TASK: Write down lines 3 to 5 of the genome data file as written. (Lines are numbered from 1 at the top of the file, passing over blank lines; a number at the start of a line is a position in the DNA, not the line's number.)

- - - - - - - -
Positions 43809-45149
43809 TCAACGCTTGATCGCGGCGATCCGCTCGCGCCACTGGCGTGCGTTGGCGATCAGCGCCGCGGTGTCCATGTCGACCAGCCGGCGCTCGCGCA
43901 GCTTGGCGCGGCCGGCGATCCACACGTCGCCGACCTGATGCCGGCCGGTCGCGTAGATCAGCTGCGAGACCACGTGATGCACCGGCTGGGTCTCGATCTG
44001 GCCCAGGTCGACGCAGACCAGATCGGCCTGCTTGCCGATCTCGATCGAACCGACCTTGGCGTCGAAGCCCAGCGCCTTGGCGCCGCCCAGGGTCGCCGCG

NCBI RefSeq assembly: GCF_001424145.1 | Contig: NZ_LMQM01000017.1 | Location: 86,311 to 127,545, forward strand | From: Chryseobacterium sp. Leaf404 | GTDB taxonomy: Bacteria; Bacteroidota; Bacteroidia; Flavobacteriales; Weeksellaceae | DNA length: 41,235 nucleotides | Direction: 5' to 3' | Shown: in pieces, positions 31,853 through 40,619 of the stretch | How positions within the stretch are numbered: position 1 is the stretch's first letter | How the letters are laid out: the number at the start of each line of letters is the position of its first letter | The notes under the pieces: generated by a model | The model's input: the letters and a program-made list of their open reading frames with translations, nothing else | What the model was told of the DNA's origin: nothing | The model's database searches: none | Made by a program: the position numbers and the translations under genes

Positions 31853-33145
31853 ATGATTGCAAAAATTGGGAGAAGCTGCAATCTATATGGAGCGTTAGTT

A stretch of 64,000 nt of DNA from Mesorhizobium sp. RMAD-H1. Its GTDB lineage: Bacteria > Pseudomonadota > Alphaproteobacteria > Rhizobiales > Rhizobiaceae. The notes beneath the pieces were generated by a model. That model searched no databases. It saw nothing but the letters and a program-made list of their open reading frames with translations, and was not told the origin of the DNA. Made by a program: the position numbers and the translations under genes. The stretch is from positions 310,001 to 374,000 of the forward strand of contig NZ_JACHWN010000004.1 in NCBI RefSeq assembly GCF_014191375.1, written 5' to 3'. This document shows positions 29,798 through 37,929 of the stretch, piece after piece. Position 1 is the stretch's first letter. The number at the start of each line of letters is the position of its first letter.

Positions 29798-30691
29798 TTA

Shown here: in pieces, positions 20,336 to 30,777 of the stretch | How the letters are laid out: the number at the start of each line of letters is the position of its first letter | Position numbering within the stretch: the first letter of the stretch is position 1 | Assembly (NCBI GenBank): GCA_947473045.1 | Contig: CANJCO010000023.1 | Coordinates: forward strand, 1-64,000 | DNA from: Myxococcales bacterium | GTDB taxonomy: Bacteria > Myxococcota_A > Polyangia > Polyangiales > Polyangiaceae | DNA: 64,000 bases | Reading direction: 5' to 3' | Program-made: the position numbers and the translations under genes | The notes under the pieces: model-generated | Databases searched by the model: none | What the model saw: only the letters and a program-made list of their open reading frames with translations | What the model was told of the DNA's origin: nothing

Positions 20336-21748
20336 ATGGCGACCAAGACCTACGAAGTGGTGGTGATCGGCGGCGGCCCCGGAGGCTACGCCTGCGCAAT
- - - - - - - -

43901 GCTTGGCGCGGCCGGCGATCCACACGTCGCCGACCTGATGCCGGCCGGTCGCGTAGATCAGCTGCGAGACCACGTGATGCACCGGCTGGGTCTCGATCTG
44001 GCCCAGGTCGACGCAGACCAGATCGGCCTGCTTGCCGATCTCGATCGAACCGACCTTGGCGTCGAAGCCCAGCGCCTTGGCGCCGCCCAGGGTCGCCGCG

NCBI RefSeq assembly: GCF_001424145.1 | Contig: NZ_LMQM01000017.1 | Location: 86,311 to 127,545, forward strand | From: Chryseobacterium sp. Leaf404 | GTDB taxonomy: Bacteria; Bacteroidota; Bacteroidia; Flavobacteriales; Weeksellaceae | DNA length: 41,235 nucleotides | Direction: 5' to 3' | Shown: in pieces, positions 31,853 through 40,619 of the stretch | How positions within the stretch are numbered: position 1 is the stretch's first letter | How the letters are laid out: the number at the start of each line of letters is the position of its first letter | The notes under the pieces: generated by a model | The model's input: the letters and a program-made list of their open reading frames with translations, nothing else | What the model was told of the DNA's origin: nothing | The model's database searches: none | Made by a program: the position numbers and the translations under genes